Hotbox: Inside Catering, the Food World's Riskiest Business
April 08, 2019
The Lee Brothers, Matt and Ted, took a break from writing cookbooks to work undercover at a catering firm and learn the fascinating business that they liken to a "traveling circus of perishables."
Perhaps it's because I used to interact with catering folks a lot when working as a second shooter for my wife's photography business before we had kids, or maybe it was witnessing two of our best friends finally let go of their housecleaning and restaurant side gigs after starting a successful catering business of their own, all I know is I was immediately and intimately interested in Matt and Ted Lee's Hotbox when it crossed my desk.
The description from the publisher reads:
Hotbox reveals the real-life drama that takes place behind cavernous event spaces and soaring white tents, where cooking conditions have more in common with a mobile army hospital than a restaurant (think M.A.S.H instead of Top Chef) and clients tend to be highly emotional and demanding (think mother-of-the-bride). The Lee Brothers, known for their hip take on Southern cooking, steeped themselves in the culture of catering for four years, getting to know the business from the inside-out. It’s a realm where you find eccentric characters, working in extreme conditions, under insane stress, who must produce magical events and instantly adapt when, for instance, the host’s toast runs for a full hour or a hail storm suddenly erupts.
Working undercover at a catering firm, the Lee Brothers take you from black-tie galas to celebrity-filled Hamptons cookouts, investigating the outer reaches of the industries that make the galas happen, such as an industrial park in New Jersey, where a party rental company’s warehouse flashes to life every day at 3am with the arrival of the silverware crew. They also introduce you to the incredible DeSoto Brothers who pioneered hotbox cooking, and trace the history of catering back to when crepe parties were all the rage. You’ll never attend a party—or entertain on your own—in the same way after reading this book.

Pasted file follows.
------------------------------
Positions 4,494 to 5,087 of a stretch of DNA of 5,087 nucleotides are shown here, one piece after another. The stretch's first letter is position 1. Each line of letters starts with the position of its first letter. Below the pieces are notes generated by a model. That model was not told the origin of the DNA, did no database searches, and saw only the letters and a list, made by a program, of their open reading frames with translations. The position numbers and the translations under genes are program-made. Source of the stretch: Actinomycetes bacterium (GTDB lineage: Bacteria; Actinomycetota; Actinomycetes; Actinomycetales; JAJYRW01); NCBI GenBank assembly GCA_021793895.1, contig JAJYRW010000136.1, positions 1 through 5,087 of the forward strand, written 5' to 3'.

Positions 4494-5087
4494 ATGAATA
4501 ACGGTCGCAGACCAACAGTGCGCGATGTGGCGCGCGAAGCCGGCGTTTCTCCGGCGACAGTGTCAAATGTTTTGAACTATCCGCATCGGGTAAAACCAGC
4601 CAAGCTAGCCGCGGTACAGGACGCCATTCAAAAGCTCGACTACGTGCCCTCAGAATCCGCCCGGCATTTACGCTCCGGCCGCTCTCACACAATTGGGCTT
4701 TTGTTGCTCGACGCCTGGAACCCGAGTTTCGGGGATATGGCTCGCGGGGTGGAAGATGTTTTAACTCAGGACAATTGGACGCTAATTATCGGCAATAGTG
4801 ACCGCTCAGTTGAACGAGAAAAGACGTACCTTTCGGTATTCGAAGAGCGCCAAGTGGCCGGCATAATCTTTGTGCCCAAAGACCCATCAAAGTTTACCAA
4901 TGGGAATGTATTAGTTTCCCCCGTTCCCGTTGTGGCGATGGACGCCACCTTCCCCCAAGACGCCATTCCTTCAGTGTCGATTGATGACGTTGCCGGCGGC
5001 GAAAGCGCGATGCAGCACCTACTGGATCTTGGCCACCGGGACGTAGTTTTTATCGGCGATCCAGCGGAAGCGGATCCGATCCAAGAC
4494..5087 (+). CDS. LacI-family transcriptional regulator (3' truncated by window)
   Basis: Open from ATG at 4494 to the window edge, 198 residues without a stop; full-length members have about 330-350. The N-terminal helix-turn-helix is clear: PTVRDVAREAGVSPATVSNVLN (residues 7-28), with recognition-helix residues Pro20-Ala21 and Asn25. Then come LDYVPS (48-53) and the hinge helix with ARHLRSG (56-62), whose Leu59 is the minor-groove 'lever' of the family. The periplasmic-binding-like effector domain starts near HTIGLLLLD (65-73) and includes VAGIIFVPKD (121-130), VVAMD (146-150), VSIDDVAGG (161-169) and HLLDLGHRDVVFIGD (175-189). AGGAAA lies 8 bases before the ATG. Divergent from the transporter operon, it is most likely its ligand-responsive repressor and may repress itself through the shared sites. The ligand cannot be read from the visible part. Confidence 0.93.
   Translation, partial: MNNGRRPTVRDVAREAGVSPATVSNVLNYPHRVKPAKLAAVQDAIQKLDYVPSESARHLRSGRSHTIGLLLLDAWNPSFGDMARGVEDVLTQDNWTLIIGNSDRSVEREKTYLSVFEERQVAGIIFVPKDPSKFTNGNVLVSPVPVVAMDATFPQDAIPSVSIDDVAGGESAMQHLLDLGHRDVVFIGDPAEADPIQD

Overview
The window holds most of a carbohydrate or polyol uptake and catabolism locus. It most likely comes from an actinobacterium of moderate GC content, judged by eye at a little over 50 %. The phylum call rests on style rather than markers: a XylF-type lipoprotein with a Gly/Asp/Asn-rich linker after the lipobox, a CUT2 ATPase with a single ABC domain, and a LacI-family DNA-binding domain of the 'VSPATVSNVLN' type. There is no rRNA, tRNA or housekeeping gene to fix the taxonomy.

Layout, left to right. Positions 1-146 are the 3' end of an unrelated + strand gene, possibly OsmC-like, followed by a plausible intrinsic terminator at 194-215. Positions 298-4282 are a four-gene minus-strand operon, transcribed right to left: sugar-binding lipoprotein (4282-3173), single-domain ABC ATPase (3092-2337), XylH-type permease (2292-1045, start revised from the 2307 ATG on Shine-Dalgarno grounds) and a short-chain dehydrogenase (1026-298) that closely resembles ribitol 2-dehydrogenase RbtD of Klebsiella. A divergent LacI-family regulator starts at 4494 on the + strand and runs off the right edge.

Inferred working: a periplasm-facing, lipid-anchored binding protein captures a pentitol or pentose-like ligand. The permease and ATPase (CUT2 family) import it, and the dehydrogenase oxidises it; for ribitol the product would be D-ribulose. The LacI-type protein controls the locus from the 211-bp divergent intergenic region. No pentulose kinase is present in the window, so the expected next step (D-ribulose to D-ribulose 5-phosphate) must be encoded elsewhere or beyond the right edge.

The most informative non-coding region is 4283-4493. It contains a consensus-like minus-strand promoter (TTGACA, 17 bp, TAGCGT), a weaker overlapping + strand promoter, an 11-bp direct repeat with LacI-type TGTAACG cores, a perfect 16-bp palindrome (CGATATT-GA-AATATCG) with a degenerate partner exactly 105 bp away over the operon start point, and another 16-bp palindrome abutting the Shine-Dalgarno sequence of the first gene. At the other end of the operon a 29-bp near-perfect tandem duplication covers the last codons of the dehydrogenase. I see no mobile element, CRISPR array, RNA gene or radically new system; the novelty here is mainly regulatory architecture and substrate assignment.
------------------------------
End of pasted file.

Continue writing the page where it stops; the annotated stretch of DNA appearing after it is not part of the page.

You may know the Lee brothers from their southern cookbooks, or their appearance on the Charleston edition of Anthony Bourdain’s No Reservations. If you do, you know one thing they probably don't need are ten-dollar-an-hour gigs at a catering firm. So why did they do it? I found the most succinct explanation, in their own words, over on their website.
We took a detour from writing southern cookbooks to work as ten-dollar-an-hour kitchen assistants at a catering firm. For cooks like these, every night is a different menu in a different setting. And the number of guests regularly reaches into the thousands. Even when millions of dollars are spent on the décor, behind the scenes there’s rarely running water, electricity, or HVAC. The catering “kitchen” is typically a freezing-cold loading dock that was empty at 3pm when load-in began, and needs to be swept clean again by midnight. Every night is a traveling circus of perishables. As you might imagine, it’s a wild world, with its own rules and customs.
What is a hotbox? It’s the aluminum cabinet on wheels that holds all the food, transported from the caterer’s prep kitchen to the party; once onsite, it becomes an oven where the food finishes cooking… over many little cans of Sterno. Scary? You bet!
We hope you enjoy Hotbox. The way Bill Buford’s Heat, Anthony Bourdain’s Kitchen Confidential and Gabrielle Hamilton’s Blood, Bones, and Butter made readers restaurant insiders, Hotbox will make you an expert on catered parties—how they work, what’s at stake in the kitchen, and how the food adds (and sometimes subtracts) from the celebration. You’ll never throw a party or attend one the same way again!
Count me interested.
ABOUT THE AUTHORS
The Lee Bros. are the authors of several bestselling cookbooks: Charleston Kitchen, Southern Cookbook, and Simple Fresh Southern. They have written for The New York Times, Food & Wine, Travel + Leisure, The New York Times Magazine, Gourmet, Saveur, and other publications, and have appeared on many TV shows, including Anthony Bourdain’s No Reservations and The Today Show. They have won six James Beard and IACP Awards.
This giveaway is brought to you by Henry Holy and Company. We have 20 copies available.